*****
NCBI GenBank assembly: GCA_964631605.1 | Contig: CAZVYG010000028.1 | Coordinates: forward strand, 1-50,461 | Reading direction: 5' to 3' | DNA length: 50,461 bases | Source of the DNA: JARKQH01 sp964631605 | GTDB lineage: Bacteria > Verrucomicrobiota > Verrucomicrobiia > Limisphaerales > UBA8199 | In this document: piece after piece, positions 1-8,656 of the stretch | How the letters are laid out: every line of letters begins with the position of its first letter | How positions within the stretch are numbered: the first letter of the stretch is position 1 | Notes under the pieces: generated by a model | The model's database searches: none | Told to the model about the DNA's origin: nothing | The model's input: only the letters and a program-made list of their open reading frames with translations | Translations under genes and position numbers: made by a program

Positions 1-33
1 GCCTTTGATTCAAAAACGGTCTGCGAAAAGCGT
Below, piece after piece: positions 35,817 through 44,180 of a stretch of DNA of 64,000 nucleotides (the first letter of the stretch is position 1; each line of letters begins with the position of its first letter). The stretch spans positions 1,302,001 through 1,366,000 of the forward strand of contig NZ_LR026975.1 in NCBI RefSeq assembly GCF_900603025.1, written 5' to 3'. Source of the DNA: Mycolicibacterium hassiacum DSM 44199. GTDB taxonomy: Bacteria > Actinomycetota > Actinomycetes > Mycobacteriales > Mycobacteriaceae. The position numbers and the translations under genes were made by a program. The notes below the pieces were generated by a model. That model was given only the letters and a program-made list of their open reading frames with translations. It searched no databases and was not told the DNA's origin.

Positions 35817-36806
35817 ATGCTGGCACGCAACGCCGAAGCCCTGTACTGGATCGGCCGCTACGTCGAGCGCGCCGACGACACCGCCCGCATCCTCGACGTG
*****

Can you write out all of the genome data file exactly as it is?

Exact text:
NCBI GenBank assembly: GCA_964631605.1 | Contig: CAZVYG010000028.1 | Coordinates: forward strand, 1-50,461 | Reading direction: 5' to 3' | DNA length: 50,461 bases | Source of the DNA: JARKQH01 sp964631605 | GTDB lineage: Bacteria > Verrucomicrobiota > Verrucomicrobiia > Limisphaerales > UBA8199 | In this document: piece after piece, positions 1-8,656 of the stretch | How the letters are laid out: every line of letters begins with the position of its first letter | How positions within the stretch are numbered: the first letter of the stretch is position 1 | Notes under the pieces: generated by a model | The model's database searches: none | Told to the model about the DNA's origin: nothing | The model's input: only the letters and a program-made list of their open reading frames with translations | Translations under genes and position numbers: made by a program

Positions 1-33
1 GCCTTTGATTCAAAAACGGTCTGCGAAAAGCGT
Below, piece after piece: positions 35,817 through 44,180 of a stretch of DNA of 64,000 nucleotides (the first letter of the stretch is position 1; each line of letters begins with the position of its first letter). The stretch spans positions 1,302,001 through 1,366,000 of the forward strand of contig NZ_LR026975.1 in NCBI RefSeq assembly GCF_900603025.1, written 5' to 3'. Source of the DNA: Mycolicibacterium hassiacum DSM 44199. GTDB taxonomy: Bacteria > Actinomycetota > Actinomycetes > Mycobacteriales > Mycobacteriaceae. The position numbers and the translations under genes were made by a program. The notes below the pieces were generated by a model. That model was given only the letters and a program-made list of their open reading frames with translations. It searched no databases and was not told the DNA's origin.

Positions 35817-36806
35817 ATGCTGGCACGCAACGCCGAAGCCCTGTACTGGATCGGCCGCTACGTCGAGCGCGCCGACGACACCGCCCGCATCCTCGACGTG